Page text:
More and more transport agencies are becoming owners
Welcome to “The Mobile City”, our weekly roundup of remarkable transportation developments.
Revenue-seeking transit agencies look to the land they own
Transit agencies are increasingly aggressive in leasing land they own in order to generate revenue and increase ridership, both of which have fallen in the wake of the COVID-19 pandemic, Pew Charitable Trusts Stateline reports.
“The dramatic drop in user numbers across the country during the pandemic has really exposed the vulnerability of agency funding due to the close link with fare revenue,” Paul Supawanich, Associate Director of the National Association, told Stateline. of City Transportation Officials. “A lot of them say, ‘How can we be creative and see real estate development as an opportunity? “”
And that creative thinking produces some really big real estate deals. The article notes that the Washington Metropolitan Area Transportation Authority announced in August that it had signed a lease agreement with a group of developers looking to build 1 million square feet of office, residential and commercial space on land which it owns near one of its stations in Virginia. , and the New Jersey Transit Corporation chooses a developer to transform 12 acres of land it owns in Woodbridge, near one of its busiest stations, into residences and commercial space.
The article also notes that some agencies have played the role of owner to promoters for years. The Metropolitan Atlanta Rapid Transit Authority (MARTA) is one of them. In 2013, it set up a development office focused on public transport in order to exploit the development opportunities around its stations. Today, the agency has 17 land leases with developers who have built nearly 200,000 homes, 2.6 million square feet of offices, 371,000 square feet of retail and nearly 2,400 parking spaces, and 18 other projects are in development.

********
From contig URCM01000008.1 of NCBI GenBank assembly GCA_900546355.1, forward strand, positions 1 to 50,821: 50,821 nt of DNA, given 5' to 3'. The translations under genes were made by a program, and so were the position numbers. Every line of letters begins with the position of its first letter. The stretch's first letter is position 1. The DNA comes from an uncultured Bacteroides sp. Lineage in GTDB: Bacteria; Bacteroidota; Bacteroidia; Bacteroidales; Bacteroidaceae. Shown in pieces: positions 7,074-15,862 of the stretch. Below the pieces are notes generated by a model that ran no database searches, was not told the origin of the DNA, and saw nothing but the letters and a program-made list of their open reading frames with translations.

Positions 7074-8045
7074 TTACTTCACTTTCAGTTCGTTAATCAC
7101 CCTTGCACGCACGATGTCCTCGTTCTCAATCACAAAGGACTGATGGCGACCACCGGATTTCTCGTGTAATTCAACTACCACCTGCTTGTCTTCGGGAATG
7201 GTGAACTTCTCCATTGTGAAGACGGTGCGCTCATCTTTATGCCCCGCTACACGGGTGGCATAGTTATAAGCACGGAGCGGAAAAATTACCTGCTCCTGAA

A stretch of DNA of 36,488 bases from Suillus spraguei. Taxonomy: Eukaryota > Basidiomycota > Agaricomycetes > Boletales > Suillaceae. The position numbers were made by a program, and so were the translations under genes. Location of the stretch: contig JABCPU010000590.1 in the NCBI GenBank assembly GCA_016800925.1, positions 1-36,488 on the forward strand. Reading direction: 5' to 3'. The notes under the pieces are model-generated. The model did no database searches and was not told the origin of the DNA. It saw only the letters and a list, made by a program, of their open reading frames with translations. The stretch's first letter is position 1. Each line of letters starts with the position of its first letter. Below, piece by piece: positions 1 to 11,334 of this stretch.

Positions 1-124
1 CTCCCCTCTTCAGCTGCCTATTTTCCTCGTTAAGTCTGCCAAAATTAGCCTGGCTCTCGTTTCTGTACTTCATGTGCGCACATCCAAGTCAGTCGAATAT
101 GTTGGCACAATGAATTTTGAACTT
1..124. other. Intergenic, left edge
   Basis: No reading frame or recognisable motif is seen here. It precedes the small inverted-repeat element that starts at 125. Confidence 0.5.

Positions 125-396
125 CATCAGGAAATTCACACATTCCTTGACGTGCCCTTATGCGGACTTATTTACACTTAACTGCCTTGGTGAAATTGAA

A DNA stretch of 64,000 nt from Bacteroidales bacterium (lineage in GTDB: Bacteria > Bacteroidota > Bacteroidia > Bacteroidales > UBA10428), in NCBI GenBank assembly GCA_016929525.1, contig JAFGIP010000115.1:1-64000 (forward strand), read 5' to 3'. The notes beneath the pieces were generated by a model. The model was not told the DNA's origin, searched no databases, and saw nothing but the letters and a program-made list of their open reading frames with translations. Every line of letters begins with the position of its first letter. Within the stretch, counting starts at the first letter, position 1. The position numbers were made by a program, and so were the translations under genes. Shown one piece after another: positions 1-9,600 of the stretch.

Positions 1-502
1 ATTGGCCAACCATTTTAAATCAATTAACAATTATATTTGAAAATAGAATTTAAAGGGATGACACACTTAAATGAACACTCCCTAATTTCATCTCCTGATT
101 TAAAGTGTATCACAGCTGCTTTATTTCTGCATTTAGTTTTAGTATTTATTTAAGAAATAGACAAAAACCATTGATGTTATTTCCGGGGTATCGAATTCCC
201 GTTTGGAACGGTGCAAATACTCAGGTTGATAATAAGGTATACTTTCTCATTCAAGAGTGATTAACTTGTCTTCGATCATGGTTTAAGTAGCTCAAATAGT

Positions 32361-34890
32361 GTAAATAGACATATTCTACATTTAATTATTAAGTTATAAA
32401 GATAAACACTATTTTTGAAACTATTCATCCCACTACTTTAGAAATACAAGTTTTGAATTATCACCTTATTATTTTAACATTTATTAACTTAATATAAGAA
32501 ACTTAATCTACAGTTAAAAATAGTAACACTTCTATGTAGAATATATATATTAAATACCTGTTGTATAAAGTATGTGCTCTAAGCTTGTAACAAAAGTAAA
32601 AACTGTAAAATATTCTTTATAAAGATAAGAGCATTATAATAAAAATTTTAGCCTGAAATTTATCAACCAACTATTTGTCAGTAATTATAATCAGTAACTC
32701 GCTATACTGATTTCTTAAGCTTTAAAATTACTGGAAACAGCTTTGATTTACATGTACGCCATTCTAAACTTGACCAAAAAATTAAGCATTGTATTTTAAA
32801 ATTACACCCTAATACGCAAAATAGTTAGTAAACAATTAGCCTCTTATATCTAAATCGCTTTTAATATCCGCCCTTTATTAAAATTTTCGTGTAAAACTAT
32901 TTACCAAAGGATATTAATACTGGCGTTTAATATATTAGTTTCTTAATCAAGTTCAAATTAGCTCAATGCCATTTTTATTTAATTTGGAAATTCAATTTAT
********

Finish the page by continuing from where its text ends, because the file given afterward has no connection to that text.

MARTA spends $ 2 million per year to manage its real estate department, which produces $ 6 million per year in ground rent. In recent years, she has turned to producing housing on her land. The agency’s board requires that 20 percent of the units it produces be affordable, and in projects in economically struggling neighborhoods, the agency aims for an affordable ratio of 30 percent.
Baruch Feigenbaum, chief executive of transportation policy at the Reason Foundation, told Stateline the pandemic has started a fire under transit agencies that had previously been lukewarm at best about collecting land value that they have. “The pandemic has added a new emergency. Now it has become something that they are really focused on, ”he said. “Many had not benefited as much as they could from the transit-oriented development. They may have developed near a metro station or part of the land, but not all. “
Northlake LRT extension opens in Seattle
Seattle’s light rail system increased by three more stations on October 4, when the Sound Transit Northlake extension opened, My Ballard reports.
The mostly underground extension of the University of Washington station adds intermediate stations at University District and Roosevelt before climbing up to an elevated structure to reach its terminus at Northlake.
The extension is the last piece of the original light rail system that Seattle-area voters approved in 1996 with a voting measure that created Sound Transit and authorized a sales tax to help fund projects. It is also the first of several extensions slated to open over the next three years, which will triple the mileage of the light rail network from 22 to 62 and bring the system to Tacoma and Bellevue as well. These extensions are the product of the “Sound Transit 2” sales tax that voters approved in 2008; a third sales tax approved in 2016 will bring total light rail mileage to 116 and extend the network to Everett.
“This is a historic day and the start of three years that will transform the way people travel in our region,” said Kent Keel, Chairman of the Board of Directors of Sound Transit and Member of the Board of University Place, Kent Keel. “Northgate Link will allow thousands of passengers to get to their destinations on time without sitting in terrible traffic. We are able to celebrate this milestone with the support of the Federal Transit Administration, our delegation to Congress and regional constituents who have approved the construction of a world-class transit system for our growing communities.